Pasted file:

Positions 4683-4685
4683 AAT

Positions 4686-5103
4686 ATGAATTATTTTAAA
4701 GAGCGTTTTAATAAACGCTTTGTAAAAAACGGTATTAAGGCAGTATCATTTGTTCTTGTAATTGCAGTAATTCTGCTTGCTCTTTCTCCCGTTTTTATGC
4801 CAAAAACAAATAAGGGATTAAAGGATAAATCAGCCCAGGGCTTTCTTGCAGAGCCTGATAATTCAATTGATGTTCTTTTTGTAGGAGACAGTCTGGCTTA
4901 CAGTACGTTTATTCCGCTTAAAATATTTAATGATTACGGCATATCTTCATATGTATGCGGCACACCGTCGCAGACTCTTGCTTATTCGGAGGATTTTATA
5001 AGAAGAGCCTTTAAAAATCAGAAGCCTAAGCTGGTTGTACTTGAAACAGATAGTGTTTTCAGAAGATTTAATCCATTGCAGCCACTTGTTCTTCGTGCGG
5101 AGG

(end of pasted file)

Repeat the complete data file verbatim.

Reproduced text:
Positions 4683-4685
4683 AAT

Positions 4686-5103
4686 ATGAATTATTTTAAA
4701 GAGCGTTTTAATAAACGCTTTGTAAAAAACGGTATTAAGGCAGTATCATTTGTTCTTGTAATTGCAGTAATTCTGCTTGCTCTTTCTCCCGTTTTTATGC
4801 CAAAAACAAATAAGGGATTAAAGGATAAATCAGCCCAGGGCTTTCTTGCAGAGCCTGATAATTCAATTGATGTTCTTTTTGTAGGAGACAGTCTGGCTTA
4901 CAGTACGTTTATTCCGCTTAAAATATTTAATGATTACGGCATATCTTCATATGTATGCGGCACACCGTCGCAGACTCTTGCTTATTCGGAGGATTTTATA
5001 AGAAGAGCCTTTAAAAATCAGAAGCCTAAGCTGGTTGTACTTGAAACAGATAGTGTTTTCAGAAGATTTAATCCATTGCAGCCACTTGTTCTTCGTGCGG
5101 AGG